In light on the caution given to CRS about the agreement with CARE, we need to know why CRS decided to go ahead with it.  Were they pressured by the government?

By the way, CRS's refutation of LifeSiteNews's reporting refers to contraception, not abortion:
CRS is not in agreement with CARE’s position on contraception because we do not support any positions that would be in violation of Catholic teaching on human dignity and the sanctity of human life.
 LifeSiteNews's objection was to the CARE head's advocacy of abortion - a considerably more serious charge.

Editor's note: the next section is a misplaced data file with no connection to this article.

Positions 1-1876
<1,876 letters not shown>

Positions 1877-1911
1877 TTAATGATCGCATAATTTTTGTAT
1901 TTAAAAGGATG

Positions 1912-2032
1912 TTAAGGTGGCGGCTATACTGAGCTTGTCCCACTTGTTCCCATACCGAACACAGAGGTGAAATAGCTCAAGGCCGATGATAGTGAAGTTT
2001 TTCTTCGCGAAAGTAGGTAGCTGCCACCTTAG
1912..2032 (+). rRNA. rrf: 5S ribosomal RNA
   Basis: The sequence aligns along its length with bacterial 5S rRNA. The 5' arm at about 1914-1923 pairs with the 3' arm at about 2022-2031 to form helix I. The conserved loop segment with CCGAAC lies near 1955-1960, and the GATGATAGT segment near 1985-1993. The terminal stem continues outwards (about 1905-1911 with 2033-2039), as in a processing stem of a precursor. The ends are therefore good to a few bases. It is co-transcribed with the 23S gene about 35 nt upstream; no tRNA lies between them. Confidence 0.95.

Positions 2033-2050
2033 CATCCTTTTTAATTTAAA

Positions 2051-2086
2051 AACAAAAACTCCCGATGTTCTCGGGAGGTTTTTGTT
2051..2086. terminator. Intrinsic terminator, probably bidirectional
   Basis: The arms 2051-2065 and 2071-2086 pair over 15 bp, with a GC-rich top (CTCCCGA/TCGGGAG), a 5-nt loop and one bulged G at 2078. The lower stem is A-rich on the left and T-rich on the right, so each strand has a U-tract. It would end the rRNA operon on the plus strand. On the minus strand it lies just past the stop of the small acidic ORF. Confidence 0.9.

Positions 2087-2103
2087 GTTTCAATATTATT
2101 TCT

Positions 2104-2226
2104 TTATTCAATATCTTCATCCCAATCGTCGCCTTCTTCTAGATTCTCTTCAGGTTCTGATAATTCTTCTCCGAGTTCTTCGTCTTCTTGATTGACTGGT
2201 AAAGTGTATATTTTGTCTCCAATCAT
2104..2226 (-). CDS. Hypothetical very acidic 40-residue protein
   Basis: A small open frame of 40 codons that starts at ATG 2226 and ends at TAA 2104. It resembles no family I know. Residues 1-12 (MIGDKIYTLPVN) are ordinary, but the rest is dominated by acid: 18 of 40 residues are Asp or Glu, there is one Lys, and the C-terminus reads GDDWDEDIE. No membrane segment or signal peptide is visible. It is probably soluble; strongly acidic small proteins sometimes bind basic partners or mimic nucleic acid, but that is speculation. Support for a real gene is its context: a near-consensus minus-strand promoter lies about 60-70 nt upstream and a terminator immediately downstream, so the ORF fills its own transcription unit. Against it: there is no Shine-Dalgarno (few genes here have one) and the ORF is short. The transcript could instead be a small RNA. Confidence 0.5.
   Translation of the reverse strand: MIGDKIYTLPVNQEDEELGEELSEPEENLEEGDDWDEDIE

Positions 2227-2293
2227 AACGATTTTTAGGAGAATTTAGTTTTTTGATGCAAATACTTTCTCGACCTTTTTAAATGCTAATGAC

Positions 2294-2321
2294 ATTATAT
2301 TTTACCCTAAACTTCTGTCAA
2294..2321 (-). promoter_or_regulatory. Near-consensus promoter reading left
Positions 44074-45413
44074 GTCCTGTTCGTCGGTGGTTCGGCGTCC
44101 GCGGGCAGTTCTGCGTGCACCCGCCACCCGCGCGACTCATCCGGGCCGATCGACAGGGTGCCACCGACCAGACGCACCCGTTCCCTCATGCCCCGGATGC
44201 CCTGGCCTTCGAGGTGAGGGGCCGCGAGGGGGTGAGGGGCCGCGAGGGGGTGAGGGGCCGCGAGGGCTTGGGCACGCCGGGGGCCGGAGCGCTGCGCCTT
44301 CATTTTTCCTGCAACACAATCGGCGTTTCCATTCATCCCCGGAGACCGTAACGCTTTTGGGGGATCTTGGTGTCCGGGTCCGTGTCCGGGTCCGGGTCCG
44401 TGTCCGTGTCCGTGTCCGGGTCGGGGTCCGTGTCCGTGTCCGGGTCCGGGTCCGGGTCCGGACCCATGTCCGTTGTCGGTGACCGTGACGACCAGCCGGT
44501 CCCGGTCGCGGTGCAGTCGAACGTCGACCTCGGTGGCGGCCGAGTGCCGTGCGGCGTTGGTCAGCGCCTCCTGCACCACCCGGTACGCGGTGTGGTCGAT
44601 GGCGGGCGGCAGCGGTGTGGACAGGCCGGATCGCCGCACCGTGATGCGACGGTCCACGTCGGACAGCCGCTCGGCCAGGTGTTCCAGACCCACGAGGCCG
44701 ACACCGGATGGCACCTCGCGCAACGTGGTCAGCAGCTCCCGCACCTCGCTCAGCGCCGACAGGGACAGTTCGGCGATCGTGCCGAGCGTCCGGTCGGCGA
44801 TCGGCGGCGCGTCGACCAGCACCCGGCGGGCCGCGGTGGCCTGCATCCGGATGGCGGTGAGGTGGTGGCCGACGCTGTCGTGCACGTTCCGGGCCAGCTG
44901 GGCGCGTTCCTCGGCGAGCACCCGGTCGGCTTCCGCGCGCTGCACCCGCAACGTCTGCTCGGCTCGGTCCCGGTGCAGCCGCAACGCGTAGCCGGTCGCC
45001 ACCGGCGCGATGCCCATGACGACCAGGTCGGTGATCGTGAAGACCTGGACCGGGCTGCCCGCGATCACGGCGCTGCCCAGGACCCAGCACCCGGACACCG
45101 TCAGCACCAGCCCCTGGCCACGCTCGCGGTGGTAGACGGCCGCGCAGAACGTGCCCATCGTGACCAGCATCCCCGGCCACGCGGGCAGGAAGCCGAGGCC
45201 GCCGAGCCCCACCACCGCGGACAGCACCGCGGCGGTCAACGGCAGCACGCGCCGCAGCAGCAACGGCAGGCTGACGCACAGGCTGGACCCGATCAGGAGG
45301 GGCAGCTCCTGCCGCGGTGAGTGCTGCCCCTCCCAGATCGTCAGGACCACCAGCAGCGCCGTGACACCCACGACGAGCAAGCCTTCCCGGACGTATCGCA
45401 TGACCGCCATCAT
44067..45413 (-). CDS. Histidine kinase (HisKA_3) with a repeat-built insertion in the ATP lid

Thanks, Michael, for bringing this to light here.

 
james belna | 7/25/2012 - 12:08am
In case anyone is interested, you can read the other side of the story at http://www.lifesitenews.com/news/john-haas-i-advised-catholic-relief-services-not-to-fund-care 
Michael Schlacter | 7/25/2012 - 8:58pm
I am sure that the Insurance policies taken out for health care throughout the world by the Catholic Church and its orthodoxed membership do not include any companies whose benefits are also used to cover abortion, even for other customers.